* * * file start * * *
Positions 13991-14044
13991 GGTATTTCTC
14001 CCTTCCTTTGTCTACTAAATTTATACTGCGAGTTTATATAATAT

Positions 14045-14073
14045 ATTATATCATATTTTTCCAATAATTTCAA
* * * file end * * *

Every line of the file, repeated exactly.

Positions 13991-14044
13991 GGTATTTCTC
14001 CCTTCCTTTGTCTACTAAATTTATACTGCGAGTTTATATAATAT

Positions 14045-14073
14045 ATTATATCATATTTTTCCAATAATTTCAA